I arrived in Colima yesterday after a ten hour overnight bus ride from Mexico City. Getting my ticket had been more than a little stressful as I don't know most of the Spanish words common to financial transactions. Nor did my accent fare particularly well for spelling out loud: my ticket read “Ross Hoysse.” In any case I made it in one piece, no thanks to the prepackaged mayonnaise sandwich I was given for free at the bus station.
Beto, the administrator at Project Amigo, picked me up and told me that he was headed to a staff meeting, during which I could get some rest. I was confused about geography at first, given that all three towns in which I would be working are in the state of Colima, but the largest one is also called Colima. It's like a “New York, New York” sort of thing. We headed to Casa Amiga (not to be confused with Mexico City's Casa de Los Amigos), a boarding house for fifteen university students on scholarship from Project Amigo. The organization is currently paying for the college education of twelve girls and three boys from poor families in Colima (the state) at the University of Colima (the city). The only caveats are that the students maintain high GPAs and do community service; however, the rules in the house are strict. No outside visitors are allowed in any circumstances, and the curfew is 10:00 pm – even on Fridays. On Saturdays the students visit their families.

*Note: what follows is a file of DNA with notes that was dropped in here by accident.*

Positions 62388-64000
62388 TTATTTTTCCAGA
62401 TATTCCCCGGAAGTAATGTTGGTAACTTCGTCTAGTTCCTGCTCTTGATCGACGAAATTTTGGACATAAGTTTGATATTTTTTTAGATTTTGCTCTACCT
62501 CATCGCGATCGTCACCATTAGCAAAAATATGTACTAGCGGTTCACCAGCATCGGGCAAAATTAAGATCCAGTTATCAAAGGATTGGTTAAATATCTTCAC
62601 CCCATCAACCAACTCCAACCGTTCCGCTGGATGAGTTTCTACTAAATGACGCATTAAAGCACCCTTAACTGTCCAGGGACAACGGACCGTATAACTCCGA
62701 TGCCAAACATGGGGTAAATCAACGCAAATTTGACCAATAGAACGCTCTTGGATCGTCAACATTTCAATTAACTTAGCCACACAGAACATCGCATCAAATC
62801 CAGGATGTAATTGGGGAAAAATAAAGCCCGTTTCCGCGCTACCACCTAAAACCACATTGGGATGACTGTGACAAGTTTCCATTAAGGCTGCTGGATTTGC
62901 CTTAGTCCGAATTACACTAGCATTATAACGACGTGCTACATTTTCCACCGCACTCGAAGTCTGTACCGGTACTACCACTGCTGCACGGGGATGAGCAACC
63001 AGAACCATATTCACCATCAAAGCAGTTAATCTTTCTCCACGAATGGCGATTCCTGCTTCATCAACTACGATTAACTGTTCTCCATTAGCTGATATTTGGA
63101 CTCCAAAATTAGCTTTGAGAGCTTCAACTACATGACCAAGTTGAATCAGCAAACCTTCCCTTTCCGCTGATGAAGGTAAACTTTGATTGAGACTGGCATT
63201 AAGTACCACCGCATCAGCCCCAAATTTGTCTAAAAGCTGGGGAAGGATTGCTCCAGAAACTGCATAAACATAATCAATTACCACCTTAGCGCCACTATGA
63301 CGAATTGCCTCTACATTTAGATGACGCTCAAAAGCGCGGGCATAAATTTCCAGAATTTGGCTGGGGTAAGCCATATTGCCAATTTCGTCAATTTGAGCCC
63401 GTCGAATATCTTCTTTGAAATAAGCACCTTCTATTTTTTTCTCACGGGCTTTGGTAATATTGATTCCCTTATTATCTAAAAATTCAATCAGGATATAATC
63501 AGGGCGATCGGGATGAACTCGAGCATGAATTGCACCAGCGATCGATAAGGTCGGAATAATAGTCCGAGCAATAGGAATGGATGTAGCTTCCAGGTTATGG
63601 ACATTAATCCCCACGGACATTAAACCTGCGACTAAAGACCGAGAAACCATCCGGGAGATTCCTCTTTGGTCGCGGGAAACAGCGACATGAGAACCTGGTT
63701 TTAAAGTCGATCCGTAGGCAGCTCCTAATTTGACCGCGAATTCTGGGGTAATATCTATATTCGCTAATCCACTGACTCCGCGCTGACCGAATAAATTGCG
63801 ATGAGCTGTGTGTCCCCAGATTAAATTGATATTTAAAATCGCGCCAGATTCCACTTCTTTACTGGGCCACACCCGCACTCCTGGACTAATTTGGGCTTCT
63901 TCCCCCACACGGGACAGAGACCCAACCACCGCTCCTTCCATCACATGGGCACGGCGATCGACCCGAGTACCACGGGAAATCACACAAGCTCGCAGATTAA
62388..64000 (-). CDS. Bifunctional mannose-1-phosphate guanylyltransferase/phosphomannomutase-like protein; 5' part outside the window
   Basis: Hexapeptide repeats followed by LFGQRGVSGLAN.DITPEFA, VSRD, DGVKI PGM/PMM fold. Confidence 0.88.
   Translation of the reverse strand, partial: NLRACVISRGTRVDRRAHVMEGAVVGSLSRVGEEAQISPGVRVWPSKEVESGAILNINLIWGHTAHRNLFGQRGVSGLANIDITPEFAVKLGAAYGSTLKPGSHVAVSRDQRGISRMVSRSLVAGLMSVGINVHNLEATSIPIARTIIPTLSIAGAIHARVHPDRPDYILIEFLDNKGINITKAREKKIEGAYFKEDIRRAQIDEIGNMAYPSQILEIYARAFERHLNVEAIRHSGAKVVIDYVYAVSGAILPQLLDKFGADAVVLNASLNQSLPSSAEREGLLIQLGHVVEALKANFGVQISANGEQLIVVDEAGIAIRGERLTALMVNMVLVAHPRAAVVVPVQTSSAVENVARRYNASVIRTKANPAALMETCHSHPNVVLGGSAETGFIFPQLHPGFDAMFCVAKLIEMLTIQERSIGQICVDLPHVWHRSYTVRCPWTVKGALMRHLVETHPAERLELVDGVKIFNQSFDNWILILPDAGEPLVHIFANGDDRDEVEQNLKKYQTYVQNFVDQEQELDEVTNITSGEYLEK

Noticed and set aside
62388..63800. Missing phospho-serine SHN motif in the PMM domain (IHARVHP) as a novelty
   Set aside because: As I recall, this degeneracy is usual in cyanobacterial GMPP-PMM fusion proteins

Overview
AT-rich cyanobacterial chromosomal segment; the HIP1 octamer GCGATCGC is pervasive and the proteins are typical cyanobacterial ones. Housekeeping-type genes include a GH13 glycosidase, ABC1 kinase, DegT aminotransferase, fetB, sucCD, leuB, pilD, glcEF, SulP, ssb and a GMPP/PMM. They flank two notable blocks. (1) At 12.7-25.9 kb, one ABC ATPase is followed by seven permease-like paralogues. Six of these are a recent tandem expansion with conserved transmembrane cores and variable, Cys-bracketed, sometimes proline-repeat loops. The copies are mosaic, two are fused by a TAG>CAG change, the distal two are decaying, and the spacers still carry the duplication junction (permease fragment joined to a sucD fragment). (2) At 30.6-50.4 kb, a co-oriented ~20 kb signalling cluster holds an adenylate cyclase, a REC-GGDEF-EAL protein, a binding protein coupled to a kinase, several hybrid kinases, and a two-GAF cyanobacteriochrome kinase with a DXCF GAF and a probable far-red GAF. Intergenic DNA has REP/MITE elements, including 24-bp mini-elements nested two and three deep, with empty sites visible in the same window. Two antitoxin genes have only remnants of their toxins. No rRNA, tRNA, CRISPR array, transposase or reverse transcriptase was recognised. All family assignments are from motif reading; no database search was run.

While I slept off my buslag (a word?) it was decided that my Spanish might benefit from spending a few weeks in Casa Amiga before moving to the Hacienda owned by Project Amigo in the nearby village of Cofradia, where I will be working for the summer. Once I'd tasted Dona Cella (the house mother)'s cooking, I was sold on the idea. Each day she makes a different flavor of agua fresca: water mixed with fruit pulp. It's simultaneously lighter and sweeter than juice, and in the case of some flavors (mango and lime), the fruit comes from trees in the backyard.